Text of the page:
An well known contributor to this website has posted the following on a different website (Piscatorial Pursuits).
I thought the folks on this BB should know. The author is EyeFish. Also, known as FishDoc, and several other monikers. His discussions and debate with Marcus and others on the Fisheries Management site is legendary.
I am not looking for a conversation or a response or a rant or a discussion on the future of the Kenai River and it's famous fishery and how it got there. I'm posting this for information purposes only. No need for anyone to reply, although I realize some folks probably will......
"The post I dedicated to f4b got me thinking about my own fishing journey over the seasons, esp the Kenai. Since moving to WA in 1994 I've kept pretty meticulous annual notes. Way back, I often fished the river only 2-3 days as part of a more diverse trip. The fishing was good enough that we never worried about getting blanked out on big fish. Putting someone on a fish of 50 pounds or better was just a given. Fish of the trip is a special honor each year. Since '94, I've been fortunate enough to claim it four times, my brother Noel three, and f4b twice. The other 10 times have been one hit wonders... evidence that my brother and I just spread the love around.
And just how big a fish are we talking here? Well, out of 19 seasons, we've broken 40 pounds on 15 trips, 50 pounds on 12 trips, 60 pounds on 8 trips, and 70 plus on 4 trips. But despite what may sound like pretty impressive numbers, the truly astounding numbers are the tremendous rod hours logged on the water to earn every Kenai king that comes to the boat. And while there are notable exceptions, as the years go by, it translates to ever more rod hours for ever smaller and ever fewer kings. More and more impact on the habitat in pursuit of a diminishing precious resource. Just like "peak oil" in Alaska, we have experienced "peak kings" on the Kenai.
From the time Spence DeVito put the Kenai on the map with a very famous photo of his 76 pound fire-engine plastered on books magazines and brochures, the fishery experienced tremendous growth. A little more than a decade later Les Anderson's world record Kenai king would forever seal the fate of Alaska's most popular sportfishing river. The late 80's and early 90's would see the maniacal rise to the pinnacle of King Fever, with limits of ginormous MEGA-bucks receiving generous doses of wood shampoo to fill cold dark aluminum fish boxes and giant MEGA-hens killed to restock bait coolers to do it all over again. No one thought twice about killing the biggest baddest breeders in the run. Just how long could it last?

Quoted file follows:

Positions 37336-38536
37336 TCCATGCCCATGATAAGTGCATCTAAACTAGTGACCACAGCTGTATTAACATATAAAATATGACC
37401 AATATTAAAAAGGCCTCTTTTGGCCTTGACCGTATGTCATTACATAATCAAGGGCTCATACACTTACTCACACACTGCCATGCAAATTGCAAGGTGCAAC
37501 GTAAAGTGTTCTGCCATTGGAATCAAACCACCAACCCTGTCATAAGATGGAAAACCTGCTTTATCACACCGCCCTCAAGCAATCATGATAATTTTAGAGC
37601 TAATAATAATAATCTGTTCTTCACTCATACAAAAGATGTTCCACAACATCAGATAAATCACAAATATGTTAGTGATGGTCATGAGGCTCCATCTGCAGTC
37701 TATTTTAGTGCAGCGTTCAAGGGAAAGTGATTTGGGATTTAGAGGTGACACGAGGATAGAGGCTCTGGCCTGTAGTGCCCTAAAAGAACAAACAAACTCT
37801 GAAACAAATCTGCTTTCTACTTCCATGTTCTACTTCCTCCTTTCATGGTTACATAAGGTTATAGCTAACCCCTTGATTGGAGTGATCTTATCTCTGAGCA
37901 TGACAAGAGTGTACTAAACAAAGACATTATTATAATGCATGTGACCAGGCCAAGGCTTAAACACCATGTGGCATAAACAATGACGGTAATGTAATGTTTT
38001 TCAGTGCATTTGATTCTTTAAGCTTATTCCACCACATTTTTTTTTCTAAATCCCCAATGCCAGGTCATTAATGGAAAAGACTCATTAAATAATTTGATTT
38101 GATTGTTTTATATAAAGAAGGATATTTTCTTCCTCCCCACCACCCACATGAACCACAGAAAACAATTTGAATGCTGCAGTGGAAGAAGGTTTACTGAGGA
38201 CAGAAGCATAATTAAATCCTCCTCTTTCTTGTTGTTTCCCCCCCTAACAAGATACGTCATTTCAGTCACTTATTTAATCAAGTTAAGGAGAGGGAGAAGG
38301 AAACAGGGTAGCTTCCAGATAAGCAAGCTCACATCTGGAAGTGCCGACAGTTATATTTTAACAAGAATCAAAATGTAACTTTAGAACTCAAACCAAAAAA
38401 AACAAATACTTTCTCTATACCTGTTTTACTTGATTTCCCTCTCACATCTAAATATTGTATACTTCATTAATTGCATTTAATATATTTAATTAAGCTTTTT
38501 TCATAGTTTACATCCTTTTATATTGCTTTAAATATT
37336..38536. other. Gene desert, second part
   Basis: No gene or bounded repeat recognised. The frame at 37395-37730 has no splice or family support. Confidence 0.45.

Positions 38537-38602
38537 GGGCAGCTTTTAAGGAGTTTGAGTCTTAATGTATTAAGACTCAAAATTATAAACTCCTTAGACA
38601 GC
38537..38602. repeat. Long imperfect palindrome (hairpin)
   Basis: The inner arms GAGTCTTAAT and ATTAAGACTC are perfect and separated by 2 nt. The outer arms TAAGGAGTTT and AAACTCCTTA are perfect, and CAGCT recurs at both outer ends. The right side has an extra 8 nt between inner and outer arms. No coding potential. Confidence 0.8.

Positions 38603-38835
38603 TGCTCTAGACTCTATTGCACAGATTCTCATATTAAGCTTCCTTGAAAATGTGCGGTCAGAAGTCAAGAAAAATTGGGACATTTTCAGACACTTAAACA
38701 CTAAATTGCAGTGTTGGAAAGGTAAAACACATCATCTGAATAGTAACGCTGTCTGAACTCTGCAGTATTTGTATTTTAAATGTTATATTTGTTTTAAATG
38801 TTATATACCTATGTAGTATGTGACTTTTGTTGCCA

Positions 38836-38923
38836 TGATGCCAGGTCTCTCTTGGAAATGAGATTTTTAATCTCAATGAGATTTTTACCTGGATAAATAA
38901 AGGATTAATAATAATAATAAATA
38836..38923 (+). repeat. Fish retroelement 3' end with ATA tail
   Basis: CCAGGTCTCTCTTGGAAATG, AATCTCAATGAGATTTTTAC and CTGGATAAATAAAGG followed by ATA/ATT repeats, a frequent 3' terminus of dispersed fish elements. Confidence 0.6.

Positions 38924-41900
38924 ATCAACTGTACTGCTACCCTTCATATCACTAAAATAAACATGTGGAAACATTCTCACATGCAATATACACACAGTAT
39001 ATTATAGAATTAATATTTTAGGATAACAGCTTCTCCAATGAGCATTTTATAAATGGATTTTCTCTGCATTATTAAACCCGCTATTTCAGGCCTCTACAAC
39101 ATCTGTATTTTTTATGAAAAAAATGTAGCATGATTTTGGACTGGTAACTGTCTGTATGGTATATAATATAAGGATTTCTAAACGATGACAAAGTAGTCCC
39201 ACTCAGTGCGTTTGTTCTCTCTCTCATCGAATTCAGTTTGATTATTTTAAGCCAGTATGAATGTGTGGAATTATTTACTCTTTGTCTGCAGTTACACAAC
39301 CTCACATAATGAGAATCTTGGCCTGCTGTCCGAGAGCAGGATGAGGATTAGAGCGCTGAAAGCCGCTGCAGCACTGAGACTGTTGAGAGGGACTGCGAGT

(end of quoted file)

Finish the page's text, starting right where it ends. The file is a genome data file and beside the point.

The past two decades have seen the progressive collapse of the chinook fishery nearest and dearest to my heart. Pretty interesting how the rise of the fishery pretty much mirrors its utter collapse in time scale.... it only took about two decades in each direction. Seems to be a pretty reproducible pattern for every prime wild salmonid fishery touched by the hand of man.... dead in about 40 years.
Since moving to WA, I have returned to the Kenai exactly 19 times. It's with great remorse and regret that I've decided that there will be no trip #20. Bottom line, the fish have been over-exploited, and the habitat continues to be stressed by collective over-use.... yes, even by those who profess to love it most.... myself included. And even though I preach a conservation-minded message for harvest reform on my first "home river", my very presence on the water makes me a part of the problem.
While I conscientiously strive to limit my individual impact, like tens of thousands each season, I too have left my hydrocarbon footprint in her glacial green flows, muddied her banks with my wake, trampled the vegetation on her banks, and killed more than a few of her precious kings. Until the management of this once-mighty river and her one-of-a-kind chinook changes for the better, I'll have a very difficult time returning to fish for Kenai kings.
At no time in history have the words "less is more" been more true.
One less for 2013. "
End of essay.